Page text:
In this paper, I will describe two major organisational structures
that emerged in the postwar period. The first is the government
contract laboratory; that is, a lab funded by the Federal Government,
but administered by a private corporation or academic institution.
My focus will be the national laboratories of the Department
of Energy. There are about eight of these national labs. The
first - the Brookhaven National Laboratory - was set up in 1946.
It sits on 6,000 acres of land and has some 3,000 employees,
about one-fourth of whom are scientific researchers. The second
structure is the multi-institutional collaboration; here we have
teams from several - and often many - institutions joining forces
to carry out an experiment or research project.
Organisational and technological change present enormous challenges
to archivists and others who must learn how to document the new
phenomena. To meet the challenge, JCAST (the American Joint Committee
on Archives of Science and Technology), in its 1983 report, recommended
documentation research, that is, research to resolve archival
problems. I will illustrate its first use in a project aimed
at learning how to document the postwar government contract laboratories.
The main subject of my paper will be the dramatic rise of the
multi-institutional collaboration and the archival implications
of changes in organisational structures, communications patterns,
and records of research.
It is the responsibility of the Center for History of Physics
of the American Institute of Physics (AIP) to provide guidance
where needed to archivists and others who must select the documentation
for future historians. In order to do this, the AIP Center must
stay informed about the activities of the physics community.
In particular, we must understand patterns of scientific research,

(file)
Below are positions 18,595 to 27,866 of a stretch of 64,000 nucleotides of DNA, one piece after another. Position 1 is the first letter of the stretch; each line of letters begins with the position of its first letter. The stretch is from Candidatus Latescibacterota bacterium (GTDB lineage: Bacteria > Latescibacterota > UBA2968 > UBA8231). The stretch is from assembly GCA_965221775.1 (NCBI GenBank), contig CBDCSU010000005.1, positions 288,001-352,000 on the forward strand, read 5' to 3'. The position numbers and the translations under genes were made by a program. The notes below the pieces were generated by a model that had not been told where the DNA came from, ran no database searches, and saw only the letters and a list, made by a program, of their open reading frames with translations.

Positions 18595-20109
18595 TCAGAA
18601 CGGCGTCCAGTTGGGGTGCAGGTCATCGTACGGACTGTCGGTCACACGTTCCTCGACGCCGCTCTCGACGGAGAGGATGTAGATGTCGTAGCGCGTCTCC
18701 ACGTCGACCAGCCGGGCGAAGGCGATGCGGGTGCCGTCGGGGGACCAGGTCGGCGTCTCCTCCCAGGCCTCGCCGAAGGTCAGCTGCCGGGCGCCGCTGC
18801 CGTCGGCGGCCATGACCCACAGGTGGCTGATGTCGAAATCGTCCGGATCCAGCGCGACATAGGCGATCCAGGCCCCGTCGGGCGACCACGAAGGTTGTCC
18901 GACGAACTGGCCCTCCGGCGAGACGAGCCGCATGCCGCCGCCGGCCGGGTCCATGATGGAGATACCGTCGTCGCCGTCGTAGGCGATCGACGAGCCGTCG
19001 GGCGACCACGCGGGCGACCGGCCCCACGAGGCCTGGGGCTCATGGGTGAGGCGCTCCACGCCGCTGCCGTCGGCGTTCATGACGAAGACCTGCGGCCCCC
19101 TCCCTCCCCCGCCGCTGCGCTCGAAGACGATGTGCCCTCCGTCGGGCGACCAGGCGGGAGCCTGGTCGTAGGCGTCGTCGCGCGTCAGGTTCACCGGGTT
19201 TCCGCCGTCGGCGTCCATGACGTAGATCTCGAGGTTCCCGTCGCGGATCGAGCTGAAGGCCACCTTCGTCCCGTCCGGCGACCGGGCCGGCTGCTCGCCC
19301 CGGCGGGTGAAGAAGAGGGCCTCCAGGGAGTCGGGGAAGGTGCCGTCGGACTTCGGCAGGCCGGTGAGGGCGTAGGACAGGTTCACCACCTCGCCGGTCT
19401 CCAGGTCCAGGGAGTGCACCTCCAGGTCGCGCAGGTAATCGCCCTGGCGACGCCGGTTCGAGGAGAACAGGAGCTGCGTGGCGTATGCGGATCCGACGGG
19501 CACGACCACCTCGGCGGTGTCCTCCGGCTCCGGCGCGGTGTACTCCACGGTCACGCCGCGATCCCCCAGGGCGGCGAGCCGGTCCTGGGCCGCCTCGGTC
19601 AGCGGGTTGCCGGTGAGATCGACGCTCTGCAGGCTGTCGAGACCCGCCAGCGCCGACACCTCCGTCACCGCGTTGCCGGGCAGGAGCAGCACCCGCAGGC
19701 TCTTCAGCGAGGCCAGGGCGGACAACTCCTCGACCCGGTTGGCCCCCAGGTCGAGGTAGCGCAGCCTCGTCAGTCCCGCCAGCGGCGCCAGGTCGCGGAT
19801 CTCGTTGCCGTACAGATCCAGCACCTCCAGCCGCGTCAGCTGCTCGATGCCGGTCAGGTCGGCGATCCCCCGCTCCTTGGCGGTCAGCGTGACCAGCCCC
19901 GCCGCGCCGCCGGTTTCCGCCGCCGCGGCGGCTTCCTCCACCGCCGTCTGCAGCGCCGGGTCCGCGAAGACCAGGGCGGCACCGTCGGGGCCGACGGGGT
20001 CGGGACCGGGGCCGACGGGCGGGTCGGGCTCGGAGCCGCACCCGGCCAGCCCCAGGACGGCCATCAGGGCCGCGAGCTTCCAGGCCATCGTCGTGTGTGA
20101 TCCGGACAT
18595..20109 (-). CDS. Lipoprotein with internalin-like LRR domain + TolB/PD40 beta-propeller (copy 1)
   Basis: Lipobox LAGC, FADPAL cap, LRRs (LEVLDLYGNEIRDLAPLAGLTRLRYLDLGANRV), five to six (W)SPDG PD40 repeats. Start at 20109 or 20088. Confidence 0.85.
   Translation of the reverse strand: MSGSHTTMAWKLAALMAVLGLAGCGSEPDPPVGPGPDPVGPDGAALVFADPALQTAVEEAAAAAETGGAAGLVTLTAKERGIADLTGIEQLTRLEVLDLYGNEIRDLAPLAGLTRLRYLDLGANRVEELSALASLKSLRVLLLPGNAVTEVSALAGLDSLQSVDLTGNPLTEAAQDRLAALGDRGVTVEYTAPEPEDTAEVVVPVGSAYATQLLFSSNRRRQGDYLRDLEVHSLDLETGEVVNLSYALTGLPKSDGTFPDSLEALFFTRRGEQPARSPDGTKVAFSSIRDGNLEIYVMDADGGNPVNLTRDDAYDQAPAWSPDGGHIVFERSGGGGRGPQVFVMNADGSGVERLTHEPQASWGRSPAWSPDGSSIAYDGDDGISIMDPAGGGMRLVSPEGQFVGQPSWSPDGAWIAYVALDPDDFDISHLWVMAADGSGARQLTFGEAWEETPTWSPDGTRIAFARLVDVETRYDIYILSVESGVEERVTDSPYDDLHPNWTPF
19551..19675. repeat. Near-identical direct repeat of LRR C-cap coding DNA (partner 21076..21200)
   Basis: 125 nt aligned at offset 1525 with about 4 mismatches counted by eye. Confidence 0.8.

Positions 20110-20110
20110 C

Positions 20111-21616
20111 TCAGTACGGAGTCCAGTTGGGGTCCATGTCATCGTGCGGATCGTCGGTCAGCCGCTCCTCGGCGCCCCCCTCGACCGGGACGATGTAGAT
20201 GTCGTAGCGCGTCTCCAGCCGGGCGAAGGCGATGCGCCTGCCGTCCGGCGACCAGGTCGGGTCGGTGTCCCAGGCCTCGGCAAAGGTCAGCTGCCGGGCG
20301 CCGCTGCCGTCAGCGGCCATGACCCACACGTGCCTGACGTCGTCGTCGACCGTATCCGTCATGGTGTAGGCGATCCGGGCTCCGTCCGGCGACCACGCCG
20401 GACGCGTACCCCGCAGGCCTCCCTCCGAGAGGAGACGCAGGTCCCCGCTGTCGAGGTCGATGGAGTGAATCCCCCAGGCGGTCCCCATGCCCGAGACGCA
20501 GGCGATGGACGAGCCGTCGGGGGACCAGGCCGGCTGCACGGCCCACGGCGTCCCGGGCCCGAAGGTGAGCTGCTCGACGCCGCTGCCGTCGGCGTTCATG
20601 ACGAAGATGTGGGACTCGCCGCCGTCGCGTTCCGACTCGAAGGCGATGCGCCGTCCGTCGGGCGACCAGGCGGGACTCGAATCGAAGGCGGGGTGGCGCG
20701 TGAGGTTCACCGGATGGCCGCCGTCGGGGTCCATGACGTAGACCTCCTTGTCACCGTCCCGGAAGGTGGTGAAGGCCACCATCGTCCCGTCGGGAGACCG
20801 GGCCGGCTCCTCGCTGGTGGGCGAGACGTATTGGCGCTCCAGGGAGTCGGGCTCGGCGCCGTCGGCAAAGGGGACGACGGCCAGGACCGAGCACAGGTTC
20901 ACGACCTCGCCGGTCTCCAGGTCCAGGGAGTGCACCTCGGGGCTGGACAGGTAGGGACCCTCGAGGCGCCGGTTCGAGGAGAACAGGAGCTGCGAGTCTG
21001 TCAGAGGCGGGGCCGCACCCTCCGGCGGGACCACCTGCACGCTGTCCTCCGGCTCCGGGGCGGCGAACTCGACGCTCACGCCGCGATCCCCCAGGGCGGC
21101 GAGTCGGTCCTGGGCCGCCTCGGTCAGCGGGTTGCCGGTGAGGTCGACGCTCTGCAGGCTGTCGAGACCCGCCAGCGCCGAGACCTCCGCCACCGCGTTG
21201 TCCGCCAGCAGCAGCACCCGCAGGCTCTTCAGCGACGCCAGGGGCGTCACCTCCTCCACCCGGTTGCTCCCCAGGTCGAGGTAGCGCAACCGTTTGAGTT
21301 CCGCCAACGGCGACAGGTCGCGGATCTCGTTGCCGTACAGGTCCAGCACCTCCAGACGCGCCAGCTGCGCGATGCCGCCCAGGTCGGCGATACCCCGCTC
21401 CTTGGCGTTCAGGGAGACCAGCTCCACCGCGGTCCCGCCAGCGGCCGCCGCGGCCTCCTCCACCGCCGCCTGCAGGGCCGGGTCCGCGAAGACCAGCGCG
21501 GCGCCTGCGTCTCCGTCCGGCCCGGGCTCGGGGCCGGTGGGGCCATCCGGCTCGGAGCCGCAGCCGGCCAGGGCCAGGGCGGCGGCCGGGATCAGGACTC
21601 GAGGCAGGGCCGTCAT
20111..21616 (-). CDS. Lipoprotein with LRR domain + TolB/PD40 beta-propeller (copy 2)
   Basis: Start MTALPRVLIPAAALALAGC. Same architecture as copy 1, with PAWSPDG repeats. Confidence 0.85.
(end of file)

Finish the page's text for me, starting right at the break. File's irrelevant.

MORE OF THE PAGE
characteristics of the institutions that provide the support,
and, of course, the value of the records created.
Until the mid-twentieth century the site for research in physics
and allied sciences was overwhelmingly academia. The Center's
initial documentation strategy focused on this setting; its appraisal
guidelines emphasised the value of correspondence files, research
notebooks, and other records that characterised the prewar period.
In its efforts to document prewar - and,
therefore, largely academic - physics, the AIP worked in a cooperative
environment of archivists. In fact, during the 1950s and 60s,
there was a boom in archival programs in academia; many were initiated,
others were strengthened. There is no doubt that the AIP Center's
early efforts were successful because of the strengths of academic
As the AIP's cooperative ties with academic archivists grew,
the feeling of comfort that we were doing a good job of documenting
postwar physics dimmed. More and more often we were reminded
- by the press, meetings of the American Physical Society, and
other reports - that some of the most distinguished work was taking
place at nonacademic settings. The shifts were partly to corporate
research laboratories, but most spectacularly, to the postwar
phenomenon - government contract laboratories. There was little
knowledge of what went on in nonacademic settings. Site visits
to laboratories of all sorts made it clear that this postwar,
nonacademic community was so dramatically different that it was
impossible to state with any confidence how it ought to be documented.
We found the following:
- There were NO ARCHIVISTS at any of the labs.
- There were NO HISTORIANS using postwar records. Actually,
there were two or three - not enough to have an impact on saving
the records. We felt certain the historians would be coming -
looking for records - before too long, simply because these were
major institutions in their own right and because a good deal
of the research was of high significance.
- RECORDS MANAGERS, on the other hand, were everywhere.
- Those in the CORPORATE labs were likely to be PROFESSIONALLY
trained. Their time was DEDICATED to records management.
Those in GO-COs (government contract labs) were typically not
trained as PROFESSIONALS. Their responsibilities were NOT CONFINED
to records management; they might, for example, also be responsible
for running the lab's cafeteria.
- Every lab seemed to have RECORDS disposition SCHEDULES that
determined how long records of a particular type could be retained.
We wondered if these schedules were ANY GOOD.
- There were MOUNTAINS OF UNSCHEDULED RECORDS and many reports
of DESTROYED RECORDS.
- NARA (the National Archives and Records Administration) took
the position that an institution could be adequately documented
merely by saving records at the top of the hierarchy. This so-called
PYRAMID VIEW OF APPRAISAL had been based on the National Archives'
experience with nonscientific agencies such as the State Department.
We were confident it should not be applied to scientific labs,
where much of the history is made by scientists farther down in
- We found TRADITIONAL NOTEBOOKS, BUT we ALSO found ELECTRONIC